There is no critical diameter above which satisfactory reflected signals are received, and below which unsatisfactory signals are received. The diameter selection is related to the accuracy required, and hence to the desirability of receiving a signal from the flat central portion of the surface which signal is strong enough to drown out reflections from the curved edge portions. Hence, the diameter of the tube should be great enough so that the area of the flat central portion is substantially greater than the area of the curved edge portion, when the latter is projected on a horizontal plane.

A layer of insulation 503 is attached to the inside of the outer shell 501. Inside the outer shell 501 and parallel to and spaced from its vertical walls there is an inner shell 502 which may also have a layer of insulation 504 attached to its inside. The inner shell 502 is attached to the outer shell 501 by a plurality of brackets 519. The inner shell 502 has no top and no bottom. At its bottom end it terminates a short distance above the plate 511; at its top end it terminates a short distance above the plate 516. The outer shell 501 has a door 520 which is hinged, as at 521. The inner shell 502 also has a door 522 which is hinged, as at 523. The door of the outer shell is provided with a window 524; the door 522 of the inner shell has an opening 525 through which a curved thermometer 526 is passed. The graduated section of the thermometer is aligned with the window 524 and is visible through it when both the outer door 520 and the inner door 522 are closed. The bulb of the ther mometer 526 is immersed in a mercury bath 527 which is inside the inner shell 502. The purpose of the mercury bath is to make the heat response time of the thermometer 526 substantially equal to the response time of the mercury in the glass tubes 8 and 9.

Brackets 528, on the inside of the outer shell 501 support a chassis plate 529 in the upper part of the cabinet. An electric motor 530 is mounted on the chassis plate 529 by means of studs 531. The shaft of the motor 530 is vertical. The chassis plate 529 also supports electronic components which have been schematically illustrated as boxes 532. The front vertical wall of the outer shell 50] extends up to the top edge 533 while the other three vertical walls extend only to edges 534 which are just above the level of the chassis plate 529. A cover 535 has dimensions equal to those of the horizontal section of the outer shell 501 and cooperates with the top edges 533 and 534 to cover the motor 530 and the electronic components 532. The cover 535 is removable to allow access to the space above the chassis plate 534. The cover 535 may be of perforated sheet metal.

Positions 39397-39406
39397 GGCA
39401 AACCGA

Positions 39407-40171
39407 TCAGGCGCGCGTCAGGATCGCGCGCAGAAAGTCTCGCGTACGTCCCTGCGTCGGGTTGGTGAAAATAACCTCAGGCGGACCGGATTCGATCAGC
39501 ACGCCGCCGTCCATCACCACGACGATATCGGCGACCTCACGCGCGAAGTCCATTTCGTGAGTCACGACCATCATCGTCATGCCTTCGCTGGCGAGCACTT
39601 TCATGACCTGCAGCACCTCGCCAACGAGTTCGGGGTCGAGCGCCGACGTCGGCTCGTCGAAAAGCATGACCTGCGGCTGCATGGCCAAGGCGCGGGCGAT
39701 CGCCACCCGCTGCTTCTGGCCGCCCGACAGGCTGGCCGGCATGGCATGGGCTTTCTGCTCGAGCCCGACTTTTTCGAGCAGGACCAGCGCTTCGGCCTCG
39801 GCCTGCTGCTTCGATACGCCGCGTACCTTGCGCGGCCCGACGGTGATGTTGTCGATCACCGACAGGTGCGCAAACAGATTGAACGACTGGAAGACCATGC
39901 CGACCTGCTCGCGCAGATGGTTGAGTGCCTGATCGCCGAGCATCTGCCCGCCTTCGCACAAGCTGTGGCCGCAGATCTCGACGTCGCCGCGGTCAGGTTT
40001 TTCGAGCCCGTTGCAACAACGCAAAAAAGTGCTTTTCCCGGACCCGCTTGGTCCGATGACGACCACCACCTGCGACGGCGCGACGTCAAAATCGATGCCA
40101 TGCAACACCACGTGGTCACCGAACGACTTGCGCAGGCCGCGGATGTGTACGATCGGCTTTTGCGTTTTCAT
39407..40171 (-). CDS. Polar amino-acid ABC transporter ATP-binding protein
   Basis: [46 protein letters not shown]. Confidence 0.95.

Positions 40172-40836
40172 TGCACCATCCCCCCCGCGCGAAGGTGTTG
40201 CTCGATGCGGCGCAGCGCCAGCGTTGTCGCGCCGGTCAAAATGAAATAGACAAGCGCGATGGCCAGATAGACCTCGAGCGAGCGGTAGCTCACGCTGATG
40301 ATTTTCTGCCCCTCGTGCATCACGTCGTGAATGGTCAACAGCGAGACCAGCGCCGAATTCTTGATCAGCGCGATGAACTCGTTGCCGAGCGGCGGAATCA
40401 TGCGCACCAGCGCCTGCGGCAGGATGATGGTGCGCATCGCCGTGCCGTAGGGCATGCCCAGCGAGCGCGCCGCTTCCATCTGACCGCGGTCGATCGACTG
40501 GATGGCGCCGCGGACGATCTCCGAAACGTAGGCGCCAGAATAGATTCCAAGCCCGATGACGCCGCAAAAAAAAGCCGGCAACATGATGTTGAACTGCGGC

A fan S36 is affixed to the top end of the shaft of the motor 530 and a fan 537 is affixed to the lower end of the shaft of the motor 530. The fan 537 is just below the top edge of the inner shell 502. When the motor 530 is operating, the fan 537 pushes air down through the space enclosed by the inner shell 502. This air leaves the inner shell 502 through the space between the lower edge of the inner shell 502 and the plate 511. The air then travels upward through the free space 537a between the inner and the outer shells and reenters the inner shell through the space between the top edge of the inner shell 502 and the chassis plate 529.

The purpose of the fan 536 is to cool the motor 530 and the electronic components supported by the chassis plate 529.

A thermistor 543 (FIG. is held pressed against the inside of the outer shell 501 by means ofa bracket 542. The thermistor senses the temperature of the sheet metal of the outer shell 501 which is substantially equal to the temperature outside the cabinet.